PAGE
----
If ‘centrist-liberal’ MK Yair Lapid can say “Maximum Jews on maximum land with maximum security and with minimum Palestinians”, than even if Israel would accept internationally recognized borders, no county would be happy to be their neighbour.
This colonial project following ethno-religious lines will get more and more internal problems if the outside threat is not there to start a war every now and then, so the population will have other things to worry about.
Israeli musician and blogger Jonath Ofir who is living in Denmark, looks at the June War from a bigger perspective. It was part of the “incremental genocide” – the slow destruction of a people. It was used by historian Ilan Pappe and recently by American author Ben Ehrenreich. That’s the pattern we see unfolding when we look at the short history of political Zionism. Ofir:
… when we look at the 1967 occupation, we are looking at only a part of the picture. And we need to ‘finish the job’ conceptually – to see that it’s part of a greater paradigm, which is settler-colonialist, and is inherently genocidal. Incrementally so. As Ehrenreich puts it: “The question about genocide– yes, it’s an incremental genocide. And I think that’s a word that gives a lot of people pause and it certainly should”.
The Language of Power
The first casualty of war is the truth, as the saying goes. No propaganda without language. The oppressor uses concepts that are more applicable to the oppressed. Israel is always “the victim”. Every Palestinian is a “terrorist”. Every child that throws a stone is a “danger” to the nuclear superpower. The sheer presence of Palestinians is an “existential threat” since they could undermine the “Jewish charachter” of the state.The Gaza Strip is not “occupied”, although is sealed on land, at sea, and in the air. And although Israel has no official borders, every expansion seems to create more “infefensible borders”.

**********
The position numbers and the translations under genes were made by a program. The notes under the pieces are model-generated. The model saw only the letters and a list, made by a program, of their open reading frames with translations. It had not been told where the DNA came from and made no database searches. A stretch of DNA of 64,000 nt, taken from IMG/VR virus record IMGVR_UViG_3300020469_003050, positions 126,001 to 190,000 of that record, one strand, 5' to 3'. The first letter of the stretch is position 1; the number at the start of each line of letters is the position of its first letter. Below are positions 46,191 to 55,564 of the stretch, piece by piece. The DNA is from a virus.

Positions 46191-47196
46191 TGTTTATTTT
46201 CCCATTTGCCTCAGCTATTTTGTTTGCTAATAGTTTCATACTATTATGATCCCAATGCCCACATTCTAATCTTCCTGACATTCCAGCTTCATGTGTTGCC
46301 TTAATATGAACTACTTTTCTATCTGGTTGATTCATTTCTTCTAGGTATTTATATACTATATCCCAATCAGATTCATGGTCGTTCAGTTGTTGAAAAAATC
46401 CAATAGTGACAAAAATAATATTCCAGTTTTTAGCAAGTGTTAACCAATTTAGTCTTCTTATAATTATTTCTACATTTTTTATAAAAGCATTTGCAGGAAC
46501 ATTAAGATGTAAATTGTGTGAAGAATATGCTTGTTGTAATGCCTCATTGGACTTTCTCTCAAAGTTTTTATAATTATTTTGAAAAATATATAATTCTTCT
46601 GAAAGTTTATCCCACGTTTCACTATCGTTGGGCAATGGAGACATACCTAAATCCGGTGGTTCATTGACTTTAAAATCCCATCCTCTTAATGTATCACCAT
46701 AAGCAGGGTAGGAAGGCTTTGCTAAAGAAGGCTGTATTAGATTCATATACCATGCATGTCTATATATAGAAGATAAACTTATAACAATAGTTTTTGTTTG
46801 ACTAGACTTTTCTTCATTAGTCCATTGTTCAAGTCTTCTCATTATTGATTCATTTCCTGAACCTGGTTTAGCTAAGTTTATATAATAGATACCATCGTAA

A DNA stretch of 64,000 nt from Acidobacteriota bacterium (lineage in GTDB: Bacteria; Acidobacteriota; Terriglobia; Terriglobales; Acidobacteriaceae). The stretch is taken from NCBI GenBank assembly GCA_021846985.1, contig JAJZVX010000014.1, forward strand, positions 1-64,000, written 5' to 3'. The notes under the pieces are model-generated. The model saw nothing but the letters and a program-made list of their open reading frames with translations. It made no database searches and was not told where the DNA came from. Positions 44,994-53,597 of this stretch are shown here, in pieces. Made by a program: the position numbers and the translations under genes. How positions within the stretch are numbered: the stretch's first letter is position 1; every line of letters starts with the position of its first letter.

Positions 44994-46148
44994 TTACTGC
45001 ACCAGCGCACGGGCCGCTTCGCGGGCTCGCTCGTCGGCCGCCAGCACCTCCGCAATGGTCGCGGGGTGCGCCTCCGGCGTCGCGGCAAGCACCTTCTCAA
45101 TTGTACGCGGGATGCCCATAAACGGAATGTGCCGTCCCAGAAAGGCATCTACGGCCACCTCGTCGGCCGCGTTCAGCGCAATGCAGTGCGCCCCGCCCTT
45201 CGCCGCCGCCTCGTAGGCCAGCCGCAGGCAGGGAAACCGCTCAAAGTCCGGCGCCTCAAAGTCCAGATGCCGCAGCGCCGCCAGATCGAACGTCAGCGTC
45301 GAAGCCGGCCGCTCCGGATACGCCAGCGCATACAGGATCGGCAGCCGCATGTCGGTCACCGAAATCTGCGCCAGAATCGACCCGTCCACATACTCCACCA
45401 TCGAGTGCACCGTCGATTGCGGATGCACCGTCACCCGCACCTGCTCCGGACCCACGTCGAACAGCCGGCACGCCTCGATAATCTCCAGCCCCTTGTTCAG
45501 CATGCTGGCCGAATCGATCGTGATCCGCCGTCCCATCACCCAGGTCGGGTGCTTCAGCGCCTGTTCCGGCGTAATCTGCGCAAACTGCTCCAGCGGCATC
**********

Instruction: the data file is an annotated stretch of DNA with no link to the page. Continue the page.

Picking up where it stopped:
Former Haaretz political commentator Akiva Eldar wrote a short article about “Learning the language of occupation” for Al-Monitor. It’s a summary of some concepts used by Israel to justify its policies. Two examples:
- The use of the term “unauthorized outposts” makes Israelis believe that there is a difference between a “settlement,” allegedly an authorized, legal entity, versus an outpost, an entity allegedly established legally but without official permission from Israeli authorities. This is how the government can claim that it does not build new settlements and at the same time turn a blind eye to the establishment of new outposts and offer them funding.
- “Jewish and democratic”
Israel prides itself on being both Jewish and democratic, but more Arabs than Jews live between the Jordan River and the Mediterranean Sea — in other words, in the areas under complete Israeli control (inside the Green Line, the West Bank, the Golan Heights and East Jerusalem) or partial control (the Gaza Strip).
It’s easy to make Eldar’s list much longer. The names of military operations, for example, often have both a biblical and offensive tone in Hebrew, but a more secular and defensive tone in English. The massacre in the Gaza Strip of 2014 was called “Mighty Cliff“, but became “Protective Edge” for most of the Western world. Again, language is used to change the aggressor into the victim.
And here we end our short overview. Many articles have been written last month, and later this year – 100 years after the Balfour Declaration – there will again be a lot of attention for the reasons behind the Zionist’s settler-colonialism. But this does not mean that Israel will admit that the situation is intolerable. The country is denying access to everyone in favour of a boycott of Israeli products, and recently a law passed that will make it possible to close down websites critical of the occupation or Zionism.
About the only positive development is that among young Jews in the United States, support for the Jewish State is not as strong as it used to be. The more people learn about what is really going on, the less they feel the need to defend it. If that is a general trend, then a change in public opinion should lead to a change in policy sooner or later. That’s all we can hope for at the moment.
Staat van Beleg compiled a list of interesting articles that appeared last month about different aspects of the June War and the following occupation.
Staat van Beleg